Featured, Local News

Jury returns not guilty verdict in trial of Ludlow man charged with murder in infant’s death

By Alan J. Keays/VTDigger

WHITE RIVER JUNCTION — A jury on Friday, Oct. 28 found a Ludlow man not guilty in the death of an infant more than four years ago.

Tyler Pollender-Savery, 26, had been charged in December 2018 with second-degree murder in the death almost a year earlier of 11-month-old Karsen Rickert, the child of his then-girlfriend, Abigail Wood. The trio lived together in Ludlow.

The 12-person jury returned its verdict after about two hours of deliberation Friday, following a five-day trial. Jurors listened to four days of testimony in Windsor County Superior criminal court in White River Junction. The second-degree murder charge carried a penalty of 20 years to life in prison. The jury could have also considered involuntary manslaughter, which carries a penalty of not less than one year and up to 15 years in prison.

“Obviously, we’re pleased,” David Sleigh, Pollender-Savery’s attorney, said following the verdict. “This has been a four-year ordeal based on really skinny evidence and some inadequate pathology.”

Asked what he believed caused Karsen’s death, Sleigh replied, “This is one of those cases we’ll just never know. It’s a sudden, unexplained infant death.”

Assistant attorneys general Robert Lees and Franklin Paulino, who served as co-counsel for the prosecution, declined comment following the verdict.

Vermont Attorney General Susanne Young issued a statement later Friday afternoon thanking the jury for its service and expressing disappointment that the prosecution was not able to prove its case beyond a reasonable doubt.

“Our thoughts are with 11-month-old Karsen Rickert’s family during this time,” Young said.

Friends and family of Pollender-Savery at the courthouse said they were satisfied with the verdict. His grandmother, Lillian Handren, described it as “justice,” while his mother, Jeri Savery, said, “Tyler loved that little boy.”

But Pamela Howe, Abby Wood’s mother and Karsen’s grandmother, expressed profound disappointment.

“I think it’s terrible,” she said. “I just don’t think the verdict was very fair.”

Pollender-Savery did not go free following the verdict. Instead, he was taken into custody by sheriff’s deputies, who led him through the back of the courtroom, as a result of a detainer stemming from a 2019 federal gun charge.

Several firearms were seized from Pollender-Savery’s Ludlow home as police were investigating Karsen’s death, leading to a criminal complaint of being a drug user in possession of a firearm.

Sleigh said he expected Pollender-Savery would be held until arraignment or dismissal of that case.

The prosecution said during the murder trial that it was a unique case based, at least in part, on the “process of elimination,” since only Pollender-Savery and Wood were in the Ludlow home on Route 100 when Karsen died.

During closing arguments Friday morning, Paulino told jurors that the state’s evidence showed Karsen’s injuries could “only be explained at the hands of another.”

There was no evidence that the child’s mother would have hurt him, Paulino said, leaving Pollender-Savery as the “only person to have the opportunity, the intent, the plan and the motive to cause great bodily harm to Karsen Rickert.”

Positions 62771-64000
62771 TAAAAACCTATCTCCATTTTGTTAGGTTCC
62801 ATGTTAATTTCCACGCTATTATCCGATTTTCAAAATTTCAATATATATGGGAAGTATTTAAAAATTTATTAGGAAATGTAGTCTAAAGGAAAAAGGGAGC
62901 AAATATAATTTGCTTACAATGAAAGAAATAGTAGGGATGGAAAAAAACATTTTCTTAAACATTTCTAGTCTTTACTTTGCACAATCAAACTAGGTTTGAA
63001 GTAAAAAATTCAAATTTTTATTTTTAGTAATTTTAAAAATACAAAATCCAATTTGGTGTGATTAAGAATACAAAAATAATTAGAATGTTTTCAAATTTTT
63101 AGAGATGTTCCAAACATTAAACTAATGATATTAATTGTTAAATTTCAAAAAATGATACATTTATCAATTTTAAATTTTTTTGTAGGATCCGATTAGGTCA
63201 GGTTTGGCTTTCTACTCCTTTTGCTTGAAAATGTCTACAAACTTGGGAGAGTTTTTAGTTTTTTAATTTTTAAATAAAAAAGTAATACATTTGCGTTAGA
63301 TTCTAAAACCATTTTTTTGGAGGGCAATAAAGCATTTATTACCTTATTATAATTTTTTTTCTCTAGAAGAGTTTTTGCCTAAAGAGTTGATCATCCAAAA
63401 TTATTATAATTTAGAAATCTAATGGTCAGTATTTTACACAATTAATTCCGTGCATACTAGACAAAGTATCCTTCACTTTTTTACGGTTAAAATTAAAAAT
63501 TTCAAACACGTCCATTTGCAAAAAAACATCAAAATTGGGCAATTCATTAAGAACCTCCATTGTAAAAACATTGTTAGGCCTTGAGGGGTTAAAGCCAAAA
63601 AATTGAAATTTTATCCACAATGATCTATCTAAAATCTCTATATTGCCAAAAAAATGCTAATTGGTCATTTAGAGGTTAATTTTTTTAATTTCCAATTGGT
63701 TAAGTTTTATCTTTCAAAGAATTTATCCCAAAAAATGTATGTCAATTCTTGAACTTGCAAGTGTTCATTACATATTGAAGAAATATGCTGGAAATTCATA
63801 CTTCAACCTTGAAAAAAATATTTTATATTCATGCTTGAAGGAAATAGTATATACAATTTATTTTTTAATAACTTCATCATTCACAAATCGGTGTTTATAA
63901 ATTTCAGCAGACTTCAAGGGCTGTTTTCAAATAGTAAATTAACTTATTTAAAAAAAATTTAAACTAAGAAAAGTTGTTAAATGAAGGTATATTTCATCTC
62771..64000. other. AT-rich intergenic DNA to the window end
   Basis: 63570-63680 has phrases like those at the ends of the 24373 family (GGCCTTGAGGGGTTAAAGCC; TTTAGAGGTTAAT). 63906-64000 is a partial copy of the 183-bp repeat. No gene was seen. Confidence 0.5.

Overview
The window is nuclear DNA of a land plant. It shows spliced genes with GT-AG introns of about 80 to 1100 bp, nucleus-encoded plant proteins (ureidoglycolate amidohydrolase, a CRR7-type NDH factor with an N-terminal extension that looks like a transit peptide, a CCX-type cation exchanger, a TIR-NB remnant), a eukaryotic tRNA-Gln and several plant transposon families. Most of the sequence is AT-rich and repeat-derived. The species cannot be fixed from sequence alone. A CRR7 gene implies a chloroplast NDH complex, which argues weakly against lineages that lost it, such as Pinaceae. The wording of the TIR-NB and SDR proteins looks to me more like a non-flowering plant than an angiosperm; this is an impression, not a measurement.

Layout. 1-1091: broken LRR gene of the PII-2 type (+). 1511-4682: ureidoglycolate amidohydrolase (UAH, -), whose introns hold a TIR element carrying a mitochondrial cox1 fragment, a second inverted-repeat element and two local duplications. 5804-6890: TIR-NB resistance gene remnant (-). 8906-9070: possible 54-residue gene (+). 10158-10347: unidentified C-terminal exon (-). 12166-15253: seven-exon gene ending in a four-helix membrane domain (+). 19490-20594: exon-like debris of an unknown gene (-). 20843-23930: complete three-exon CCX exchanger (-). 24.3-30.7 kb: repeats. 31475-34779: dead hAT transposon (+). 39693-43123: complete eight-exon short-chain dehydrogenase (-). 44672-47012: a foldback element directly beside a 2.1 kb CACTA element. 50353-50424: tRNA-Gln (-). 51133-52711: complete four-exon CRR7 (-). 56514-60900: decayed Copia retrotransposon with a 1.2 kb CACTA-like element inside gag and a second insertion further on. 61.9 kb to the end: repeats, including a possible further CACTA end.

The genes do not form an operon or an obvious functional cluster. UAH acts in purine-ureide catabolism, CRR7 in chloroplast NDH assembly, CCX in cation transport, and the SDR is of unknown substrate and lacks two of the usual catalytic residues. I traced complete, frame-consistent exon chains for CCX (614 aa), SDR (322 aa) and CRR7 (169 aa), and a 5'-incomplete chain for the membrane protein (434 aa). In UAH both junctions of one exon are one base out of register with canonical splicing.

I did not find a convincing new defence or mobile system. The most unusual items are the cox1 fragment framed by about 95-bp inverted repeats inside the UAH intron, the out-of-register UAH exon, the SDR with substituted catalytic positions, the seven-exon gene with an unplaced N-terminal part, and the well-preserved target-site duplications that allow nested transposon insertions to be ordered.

Sleigh contended throughout the trial that the prosecution’s theory was based on “pure conjecture” with “scant” evidence connecting his client to Karsen’s death.

“The state’s case apparently rests on the following premise: that proximity equals guilt,” Sleigh said at one point during the trial.

Among more than a dozen witnesses called by the prosecution were Dr. Jennie Duval, New Hampshire’s chief medical examiner, who had ruled Karsen’s death a homicide by asphyxiation, by strangulation or smothering. She performed the autopsy because Karsen died at Dartmouth Hitchcock Medical Center in Lebanon, New Hampshire, where he had been rushed to from Springfield Hospital.

The defense called three witnesses as part of its case. Pollender-Savery opted not to testify.

Wood found Karsen unresponsive in his bed on the morning of Jan. 11, 2018. Earlier, she had noticed that Pollender-Savery was no longer in bed with her and saw him in Karsen’s room down the hall, she told authorities.

The prosecution argued that Pollender-Savery was upset that Wood was about to end their relationship to return to a previous relationship with Karsen’s father, Nicholas Rickert. Pollender-Savery, according to the prosecution, saw Karsen as the link that had brought Wood and Rickert back together. The prosecution claimed that jealousy fueled Pollender-Savery to kill Karsen.

“Eliminate the baby, eliminate Nick,” Paulino told jurors during his closing arguments.

Wood, the prosecutor added, had no motive to harm Karsen. “Karsen was her world,” Paulino said. “She couldn’t wait to be a mom.”

Sleigh said during the trial that the state lacked the evidence to convict his client, or even prove beyond a reasonable doubt that Karsen’s death was a homicide.

“There is no record of evidence of any ill will from Tyler toward him, nor any malevolent feeling toward Ms. Wood’s contact with Nick prior to Karsen’s death,” the defense attorney said.

Mountain Times Newsletter

Sign up below to receive the weekly newsletter, which also includes top trending stories and what all the locals are talking about!